Hanging Up the Tin Hat

The Bay Area group stops by the Loft on its farewell tour

The celebrated Bay Area acoustic group Tin Hat has decided to stop touring, so the March 12 concert at the Loft curated by Art Power and the Carlsbad Music Festival represented a welcome opportunity for fans to take in the Tin Hat experience one last time.

The current edition of the group features original members Carla Kihlstedt on violin and vocals with Mark Orton on guitar, and newer members Rob Reich on accordion and piano with Ben Goldberg on clarinet. Special guest Brian Smith joined the group on tuba for a few numbers, providing a much appreciated rich bottom end.

Kihlstedt's voice combines sure pitch with a wispy vulnerability, and on the opening, "A Cloud on a Leaf," a sort of cabaret vibe as well. There is an intoxicating melodic blend from the violin, clarinet and accordion that was way more potent than I had expected, and Tin Hat kept the interest going by keeping the songs short and varying the dynamics with precise interaction.

Even though they are a band of virtuosos, there wasn't any instrumental showboating going on, and it's hard to pinpoint the group stylistically. There's a definite gypsy vibe with Klezmer, and a folkish blues feel happening -- and on "If Up's the Word," I couldn't help but think of musical theater.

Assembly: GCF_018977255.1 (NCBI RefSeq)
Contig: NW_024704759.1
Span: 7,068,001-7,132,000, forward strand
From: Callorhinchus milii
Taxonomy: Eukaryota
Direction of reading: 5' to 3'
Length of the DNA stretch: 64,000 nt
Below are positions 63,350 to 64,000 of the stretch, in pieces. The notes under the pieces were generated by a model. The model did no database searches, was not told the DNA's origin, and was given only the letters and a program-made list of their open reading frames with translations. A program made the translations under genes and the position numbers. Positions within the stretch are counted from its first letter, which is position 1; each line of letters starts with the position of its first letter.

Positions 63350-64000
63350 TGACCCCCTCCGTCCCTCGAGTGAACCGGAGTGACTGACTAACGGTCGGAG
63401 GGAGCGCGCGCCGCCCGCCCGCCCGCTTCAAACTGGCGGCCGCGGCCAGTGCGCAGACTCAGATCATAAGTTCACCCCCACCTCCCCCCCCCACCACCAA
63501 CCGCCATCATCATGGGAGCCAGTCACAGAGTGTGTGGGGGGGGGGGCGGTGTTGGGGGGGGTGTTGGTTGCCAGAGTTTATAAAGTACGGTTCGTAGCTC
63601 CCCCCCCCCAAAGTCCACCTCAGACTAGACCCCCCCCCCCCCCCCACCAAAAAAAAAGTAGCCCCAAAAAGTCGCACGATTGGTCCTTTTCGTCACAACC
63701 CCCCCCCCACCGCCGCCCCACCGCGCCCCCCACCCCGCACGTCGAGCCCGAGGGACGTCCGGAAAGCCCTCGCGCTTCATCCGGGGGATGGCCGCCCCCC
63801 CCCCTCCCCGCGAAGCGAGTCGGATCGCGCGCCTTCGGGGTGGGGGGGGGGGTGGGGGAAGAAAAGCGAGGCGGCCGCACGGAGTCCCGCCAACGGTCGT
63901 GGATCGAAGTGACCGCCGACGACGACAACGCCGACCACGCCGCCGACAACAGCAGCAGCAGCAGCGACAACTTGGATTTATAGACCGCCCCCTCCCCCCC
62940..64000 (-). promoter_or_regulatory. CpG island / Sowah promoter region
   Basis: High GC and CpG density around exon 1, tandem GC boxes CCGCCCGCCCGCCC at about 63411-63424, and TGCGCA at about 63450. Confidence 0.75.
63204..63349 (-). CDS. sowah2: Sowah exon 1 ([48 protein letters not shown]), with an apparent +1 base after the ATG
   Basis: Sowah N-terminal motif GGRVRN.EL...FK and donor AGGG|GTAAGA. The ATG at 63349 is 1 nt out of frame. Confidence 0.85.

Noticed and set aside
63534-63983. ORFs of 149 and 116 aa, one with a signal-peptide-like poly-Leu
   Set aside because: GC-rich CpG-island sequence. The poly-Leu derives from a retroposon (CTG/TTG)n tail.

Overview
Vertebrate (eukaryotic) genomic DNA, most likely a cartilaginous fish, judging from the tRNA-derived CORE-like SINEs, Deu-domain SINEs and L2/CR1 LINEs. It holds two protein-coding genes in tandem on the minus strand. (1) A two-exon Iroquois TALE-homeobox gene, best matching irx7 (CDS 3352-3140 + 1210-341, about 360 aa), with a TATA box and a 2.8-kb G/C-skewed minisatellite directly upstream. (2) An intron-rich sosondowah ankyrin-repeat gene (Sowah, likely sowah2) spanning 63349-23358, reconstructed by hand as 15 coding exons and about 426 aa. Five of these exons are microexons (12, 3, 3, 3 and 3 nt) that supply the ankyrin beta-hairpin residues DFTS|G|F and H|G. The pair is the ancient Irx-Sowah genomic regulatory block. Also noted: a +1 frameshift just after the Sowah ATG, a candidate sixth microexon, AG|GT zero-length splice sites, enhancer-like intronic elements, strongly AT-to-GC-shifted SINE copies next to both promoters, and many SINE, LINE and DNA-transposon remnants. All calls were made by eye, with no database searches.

Orton's primarily rhythmic guitar is the secret weapon to the consistent appeal of Tin Hat's groove. He is the glue that binds the disparate elements together, with alternate fingerstyle and strumming along with the occasional dazzling solo. Goldberg and Kihlstedt turned in amazing, soulful contributions on "Fear of the South," featuring Smith's plump bass lines, which combined with Goldberg's dark contra-alto clarinet on an unannounced piece for a dizzying ostinato.

Definitely one of the most singular visions in modern music, Tin Hat will be missed. Orton joked that they were already booking their reunion tour, and based on the enthusiastic reaction to that statement from the packed house, that would work.

 Robert Bush is a freelance jazz writer who has been exploring the San Diego improvised music scene for more than 30 years.

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